As we age, our mind’s cognitive capacity begins to deteriorate. This is part of the inevitable, natural process of aging that takes its toll on all aspects of human life. While we cannot prevent the effects of aging, we can slow them down, and even reverse them in some cases. Memory loss is a frightening subject for most of us, but the good news is that there are some measures we can take to slow our cognitive decline. Here are seven brain activities that will improve your memory in the long run:
1. Learn a New Language!
Learning a new language can benefit you on many levels. Not only does it add to your personal skill set, but it’s also an outstanding brain exercise that can prevent, delay or even reverse memory loss. Language-learning activities will help you remember, recognize and understand words, which will take your cognitive function to a whole new level. Language learning is a great weapon against memory loss that improves vocabulary and grammar, as well as the elements of mental and verbal fluency.
2. Puzzles and Word Games Are Also Great
Another brain exercise that will enrich your general knowledge and help prevent memory loss is playing word games and solving crosswords or other puzzles. It can be Sudoku or a Scrabble game – whatever appeals to you, as long as it stimulates your mind with new words and makes you associate them with objects or actions. It is now known that playing different word games and doing crossword puzzles on a daily basis can significantly reduce the risk of developing Alzheimer’s disease later in life.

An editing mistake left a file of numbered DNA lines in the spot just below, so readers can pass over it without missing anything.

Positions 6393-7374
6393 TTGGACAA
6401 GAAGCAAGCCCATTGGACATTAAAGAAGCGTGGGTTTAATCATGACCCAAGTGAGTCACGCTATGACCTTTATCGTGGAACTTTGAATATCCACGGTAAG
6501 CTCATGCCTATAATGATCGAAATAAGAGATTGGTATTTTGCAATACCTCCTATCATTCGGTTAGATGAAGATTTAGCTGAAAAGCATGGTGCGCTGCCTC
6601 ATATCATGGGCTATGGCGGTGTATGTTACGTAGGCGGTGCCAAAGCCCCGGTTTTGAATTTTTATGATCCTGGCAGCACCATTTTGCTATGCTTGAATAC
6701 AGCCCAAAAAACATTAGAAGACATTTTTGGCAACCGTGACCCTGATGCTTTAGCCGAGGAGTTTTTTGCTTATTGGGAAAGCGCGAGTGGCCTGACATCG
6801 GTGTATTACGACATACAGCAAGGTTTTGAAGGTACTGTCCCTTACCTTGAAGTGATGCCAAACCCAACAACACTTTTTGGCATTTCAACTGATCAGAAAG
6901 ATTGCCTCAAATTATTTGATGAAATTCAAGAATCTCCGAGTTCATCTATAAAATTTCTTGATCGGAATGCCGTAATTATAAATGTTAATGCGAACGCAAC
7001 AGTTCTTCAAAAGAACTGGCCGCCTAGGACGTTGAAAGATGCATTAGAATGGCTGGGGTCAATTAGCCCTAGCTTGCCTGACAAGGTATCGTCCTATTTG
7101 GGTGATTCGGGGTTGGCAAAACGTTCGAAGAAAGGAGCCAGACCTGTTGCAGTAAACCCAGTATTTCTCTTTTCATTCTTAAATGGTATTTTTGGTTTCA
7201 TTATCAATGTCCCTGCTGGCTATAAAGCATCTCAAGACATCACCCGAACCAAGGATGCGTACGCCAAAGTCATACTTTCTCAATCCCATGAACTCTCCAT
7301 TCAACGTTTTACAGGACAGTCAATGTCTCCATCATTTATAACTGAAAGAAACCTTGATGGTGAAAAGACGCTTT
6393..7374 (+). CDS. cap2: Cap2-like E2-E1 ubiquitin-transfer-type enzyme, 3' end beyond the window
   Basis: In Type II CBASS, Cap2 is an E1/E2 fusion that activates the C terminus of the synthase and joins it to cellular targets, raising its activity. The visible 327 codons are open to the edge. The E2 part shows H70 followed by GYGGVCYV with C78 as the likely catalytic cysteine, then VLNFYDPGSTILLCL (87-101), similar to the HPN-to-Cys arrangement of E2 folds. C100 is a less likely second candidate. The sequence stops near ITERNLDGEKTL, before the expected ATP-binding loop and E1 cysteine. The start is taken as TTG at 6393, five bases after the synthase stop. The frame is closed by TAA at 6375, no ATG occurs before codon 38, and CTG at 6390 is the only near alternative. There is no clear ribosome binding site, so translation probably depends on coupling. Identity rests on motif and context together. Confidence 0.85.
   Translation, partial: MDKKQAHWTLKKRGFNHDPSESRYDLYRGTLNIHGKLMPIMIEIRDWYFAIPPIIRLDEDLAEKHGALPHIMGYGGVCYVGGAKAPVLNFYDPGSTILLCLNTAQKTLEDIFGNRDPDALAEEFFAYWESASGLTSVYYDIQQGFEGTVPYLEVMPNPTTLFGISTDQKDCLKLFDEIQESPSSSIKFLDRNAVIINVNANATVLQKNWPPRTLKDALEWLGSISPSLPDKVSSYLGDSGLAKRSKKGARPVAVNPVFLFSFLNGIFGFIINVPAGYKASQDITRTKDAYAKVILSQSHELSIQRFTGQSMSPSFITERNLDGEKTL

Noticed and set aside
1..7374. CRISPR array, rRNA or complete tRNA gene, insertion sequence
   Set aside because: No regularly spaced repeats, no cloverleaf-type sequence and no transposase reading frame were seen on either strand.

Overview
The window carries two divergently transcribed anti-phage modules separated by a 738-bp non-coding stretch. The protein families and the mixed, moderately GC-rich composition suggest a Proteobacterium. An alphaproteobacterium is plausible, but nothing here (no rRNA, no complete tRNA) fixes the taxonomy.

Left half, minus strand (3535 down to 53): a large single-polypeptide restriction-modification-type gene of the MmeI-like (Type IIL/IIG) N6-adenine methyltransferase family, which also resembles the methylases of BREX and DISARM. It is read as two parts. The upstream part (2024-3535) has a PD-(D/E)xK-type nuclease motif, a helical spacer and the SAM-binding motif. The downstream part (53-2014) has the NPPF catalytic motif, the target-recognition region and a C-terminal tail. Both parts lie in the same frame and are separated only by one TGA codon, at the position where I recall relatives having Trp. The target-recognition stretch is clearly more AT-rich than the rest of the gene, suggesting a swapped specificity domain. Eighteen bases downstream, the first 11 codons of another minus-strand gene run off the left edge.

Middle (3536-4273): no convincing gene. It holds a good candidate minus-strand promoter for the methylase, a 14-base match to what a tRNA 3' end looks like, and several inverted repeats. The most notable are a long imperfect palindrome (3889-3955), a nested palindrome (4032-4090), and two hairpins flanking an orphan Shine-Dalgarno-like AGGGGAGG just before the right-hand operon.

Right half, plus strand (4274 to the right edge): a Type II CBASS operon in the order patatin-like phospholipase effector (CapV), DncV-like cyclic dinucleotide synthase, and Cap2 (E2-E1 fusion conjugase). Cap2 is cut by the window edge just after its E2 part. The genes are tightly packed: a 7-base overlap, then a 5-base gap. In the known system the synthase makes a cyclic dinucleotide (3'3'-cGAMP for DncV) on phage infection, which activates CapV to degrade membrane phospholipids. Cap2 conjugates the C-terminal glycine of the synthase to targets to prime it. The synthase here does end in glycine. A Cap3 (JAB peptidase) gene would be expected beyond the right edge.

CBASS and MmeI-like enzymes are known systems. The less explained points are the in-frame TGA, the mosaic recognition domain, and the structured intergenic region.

3. Never Underestimate the Power of Music!
Music, and music therapy (commonly referred to as ‘melotherapy’) provides great brain exercise as well, since it not only improves your mental focus but also supports healthy long-term cognitive functioning. While it is claimed that listening to classical music can help babies and young children boost their brainpower and improve verbal fluency skills, music is also a great ‘treatment’ for memory loss. Simply listen to your favorite kind of music on a daily basis, and try to remember the melody or lyrics (and sing or hum along), and you will find it both useful and entertaining!
4. Don’t Be Ashamed to Talk to Yourself
Studies have revealed that people who talk to themselves actually have a lower risk of developing dementia later in life. In other words, talking to yourself and even telling yourself stories is an outstanding way to delay memory loss and to stay focused on important details. Moreover, this is also a great ‘emotional exercise.’ Storytelling has been used in the treatment of Alzheimer’s for a long time, and it has turned out to useful in improving memory function by helping you retain more information.
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